TRENTON, N.J. - A jack-knifed tractor-trailer and a motor home crashed in the northbound lanes between exits four and five on the New Jersey Turnpike in Mount Laurel around 3 a.m. Tuesday. One person was hospitalized while several others sustained injuries. Everyone is expected to be okay.
Imagine if all that happened and first responders didn’t have an emergency radio service? That could happen in Trenton if things don’t change soon.
"We are a couple of hundred thousand behind in our payments. And, that’s why they’re shutting down our system on October 31," Trenton Mayor Reed Gusciora stated.
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It’s a hard midnight Halloween deadline and Mayor Gusciora says the city has to pay its emergency services radio vendor, MPS, by then, or lose service to the system installed in 2013. To its credit, Mercer County is helping financially, but it’s not enough.
"Well, the county is letting us use their airwaves for free. We just need to purchase the equipment. But, until we can purchase the equipment, they are lending us 133 radios. It’s just not enough for a police force that has 260 people, plus fire, plus water and public works," Mayor Gusciora explained.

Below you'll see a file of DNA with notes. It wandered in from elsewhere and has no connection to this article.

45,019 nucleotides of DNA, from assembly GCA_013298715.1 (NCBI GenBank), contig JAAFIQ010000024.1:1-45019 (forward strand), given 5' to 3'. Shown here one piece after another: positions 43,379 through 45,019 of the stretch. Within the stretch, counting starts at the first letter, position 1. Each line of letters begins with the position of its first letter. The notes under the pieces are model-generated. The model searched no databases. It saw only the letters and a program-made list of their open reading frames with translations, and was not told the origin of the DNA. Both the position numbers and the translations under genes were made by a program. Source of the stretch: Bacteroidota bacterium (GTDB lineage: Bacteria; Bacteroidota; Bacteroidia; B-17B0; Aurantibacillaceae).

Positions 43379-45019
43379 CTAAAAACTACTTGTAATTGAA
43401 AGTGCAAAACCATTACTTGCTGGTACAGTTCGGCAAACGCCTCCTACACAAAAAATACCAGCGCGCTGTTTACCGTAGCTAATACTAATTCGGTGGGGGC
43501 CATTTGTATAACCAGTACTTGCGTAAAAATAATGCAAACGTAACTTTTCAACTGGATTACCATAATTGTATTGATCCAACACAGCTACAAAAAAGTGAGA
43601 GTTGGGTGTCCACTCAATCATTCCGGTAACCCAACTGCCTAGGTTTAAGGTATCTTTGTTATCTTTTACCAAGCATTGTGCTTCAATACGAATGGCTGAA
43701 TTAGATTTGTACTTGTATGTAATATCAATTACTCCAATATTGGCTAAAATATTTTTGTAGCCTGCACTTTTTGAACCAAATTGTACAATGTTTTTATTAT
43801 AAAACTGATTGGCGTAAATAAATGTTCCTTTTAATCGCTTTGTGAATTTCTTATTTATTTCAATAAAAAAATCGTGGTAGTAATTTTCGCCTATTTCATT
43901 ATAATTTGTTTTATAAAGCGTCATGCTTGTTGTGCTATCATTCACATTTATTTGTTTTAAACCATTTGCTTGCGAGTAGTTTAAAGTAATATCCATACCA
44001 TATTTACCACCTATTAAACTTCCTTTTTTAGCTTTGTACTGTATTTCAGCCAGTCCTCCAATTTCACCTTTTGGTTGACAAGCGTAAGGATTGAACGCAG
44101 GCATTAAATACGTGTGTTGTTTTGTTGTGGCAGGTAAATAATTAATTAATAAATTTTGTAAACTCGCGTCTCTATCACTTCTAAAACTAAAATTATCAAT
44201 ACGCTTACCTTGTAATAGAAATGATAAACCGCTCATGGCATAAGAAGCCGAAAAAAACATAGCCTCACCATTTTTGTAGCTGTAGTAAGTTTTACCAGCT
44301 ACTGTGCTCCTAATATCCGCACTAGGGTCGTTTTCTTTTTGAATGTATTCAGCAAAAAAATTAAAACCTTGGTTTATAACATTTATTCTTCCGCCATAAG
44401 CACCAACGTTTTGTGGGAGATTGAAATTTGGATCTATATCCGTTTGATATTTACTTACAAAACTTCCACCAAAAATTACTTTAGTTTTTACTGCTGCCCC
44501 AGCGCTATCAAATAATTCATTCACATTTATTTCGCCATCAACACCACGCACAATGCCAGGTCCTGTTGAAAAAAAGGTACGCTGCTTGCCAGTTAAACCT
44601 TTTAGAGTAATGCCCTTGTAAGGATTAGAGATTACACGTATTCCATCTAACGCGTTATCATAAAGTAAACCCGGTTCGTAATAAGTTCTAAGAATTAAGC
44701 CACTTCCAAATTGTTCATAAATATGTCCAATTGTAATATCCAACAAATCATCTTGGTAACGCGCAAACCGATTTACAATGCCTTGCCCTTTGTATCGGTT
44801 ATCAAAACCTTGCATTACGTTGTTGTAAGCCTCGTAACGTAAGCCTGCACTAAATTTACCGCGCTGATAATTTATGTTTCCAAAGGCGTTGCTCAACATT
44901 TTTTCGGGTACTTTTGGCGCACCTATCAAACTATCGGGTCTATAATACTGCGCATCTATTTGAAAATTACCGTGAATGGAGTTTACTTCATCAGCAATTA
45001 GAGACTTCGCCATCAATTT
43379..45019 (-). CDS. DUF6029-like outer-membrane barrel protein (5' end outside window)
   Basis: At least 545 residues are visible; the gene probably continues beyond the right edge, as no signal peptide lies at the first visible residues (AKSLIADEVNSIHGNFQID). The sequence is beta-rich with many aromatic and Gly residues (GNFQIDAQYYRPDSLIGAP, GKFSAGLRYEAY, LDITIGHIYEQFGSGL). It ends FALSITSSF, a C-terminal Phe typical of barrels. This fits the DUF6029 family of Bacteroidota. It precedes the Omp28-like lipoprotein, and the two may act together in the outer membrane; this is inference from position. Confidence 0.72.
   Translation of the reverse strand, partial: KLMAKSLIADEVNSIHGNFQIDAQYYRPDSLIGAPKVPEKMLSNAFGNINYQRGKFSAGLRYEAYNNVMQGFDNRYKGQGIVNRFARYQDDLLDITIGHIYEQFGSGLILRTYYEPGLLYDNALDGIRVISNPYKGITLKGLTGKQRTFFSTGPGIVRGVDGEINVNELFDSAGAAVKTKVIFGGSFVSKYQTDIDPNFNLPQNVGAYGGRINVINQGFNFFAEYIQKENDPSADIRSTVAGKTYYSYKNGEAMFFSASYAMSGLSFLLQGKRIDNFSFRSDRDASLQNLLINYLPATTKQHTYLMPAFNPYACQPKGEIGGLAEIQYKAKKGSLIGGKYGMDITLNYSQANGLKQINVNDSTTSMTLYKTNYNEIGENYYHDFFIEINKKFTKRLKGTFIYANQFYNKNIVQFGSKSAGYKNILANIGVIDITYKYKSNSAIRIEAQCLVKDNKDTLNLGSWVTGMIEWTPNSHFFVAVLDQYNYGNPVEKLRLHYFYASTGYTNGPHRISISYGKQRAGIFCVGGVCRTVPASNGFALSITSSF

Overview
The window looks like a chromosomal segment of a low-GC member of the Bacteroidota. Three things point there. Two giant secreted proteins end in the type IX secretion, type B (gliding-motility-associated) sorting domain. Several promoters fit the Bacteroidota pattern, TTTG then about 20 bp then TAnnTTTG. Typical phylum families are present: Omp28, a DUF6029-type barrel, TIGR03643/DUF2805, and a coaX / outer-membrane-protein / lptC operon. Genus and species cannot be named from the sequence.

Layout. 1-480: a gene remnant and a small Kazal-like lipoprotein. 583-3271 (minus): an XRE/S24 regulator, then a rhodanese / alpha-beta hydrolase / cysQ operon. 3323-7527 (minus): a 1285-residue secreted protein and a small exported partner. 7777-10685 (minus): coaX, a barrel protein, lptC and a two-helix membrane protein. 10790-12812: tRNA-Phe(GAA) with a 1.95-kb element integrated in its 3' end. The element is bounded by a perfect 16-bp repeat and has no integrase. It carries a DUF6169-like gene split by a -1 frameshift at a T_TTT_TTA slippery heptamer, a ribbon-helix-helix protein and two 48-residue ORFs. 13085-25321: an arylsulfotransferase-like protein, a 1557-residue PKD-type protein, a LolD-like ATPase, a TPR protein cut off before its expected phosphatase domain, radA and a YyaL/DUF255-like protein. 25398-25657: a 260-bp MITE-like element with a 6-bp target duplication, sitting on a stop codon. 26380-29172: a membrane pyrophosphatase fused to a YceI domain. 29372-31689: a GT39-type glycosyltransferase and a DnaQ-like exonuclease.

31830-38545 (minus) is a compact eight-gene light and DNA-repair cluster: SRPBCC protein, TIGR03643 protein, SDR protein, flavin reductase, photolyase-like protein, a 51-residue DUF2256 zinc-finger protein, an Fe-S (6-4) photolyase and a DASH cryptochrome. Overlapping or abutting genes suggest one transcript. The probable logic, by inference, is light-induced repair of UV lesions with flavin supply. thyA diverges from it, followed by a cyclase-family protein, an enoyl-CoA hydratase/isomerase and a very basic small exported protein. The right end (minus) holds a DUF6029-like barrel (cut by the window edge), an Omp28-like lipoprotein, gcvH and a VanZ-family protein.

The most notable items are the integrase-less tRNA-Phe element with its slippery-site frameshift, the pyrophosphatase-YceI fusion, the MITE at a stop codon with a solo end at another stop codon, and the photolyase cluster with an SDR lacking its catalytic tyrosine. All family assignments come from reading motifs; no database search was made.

Police and EMS respond to scores of calls daily in Trenton, with radios in constant use. Mayor Gusciora wants to use $4 million of the American Recovery Plan money to buy and install a new system on county air, with no subscription costs. But, Council President Kathy McBride hasn’t allowed a vote.
"It has to be put on by her. And, for some unknown reason, politically bound, she stopped it. It just does not make sense what the council president is doing," South Ward Councilman, retired officer and former mayor George Muschal exclaimed. "It’s suicide because I lived it for 40 years as a policeman."
Muschal says it’s simple – council needs to pay bills, do research and move to a new system. Emergency radio silence it too scary for Halloween. He says, put it to a vote.
"If it’s voted down, it’s voted down. If it’s voted forward, so be it. But, you’re playing Russian roulette with police, fire and the 86,000 residents of Trenton. Please stop doing what you’re doing," Muschal added.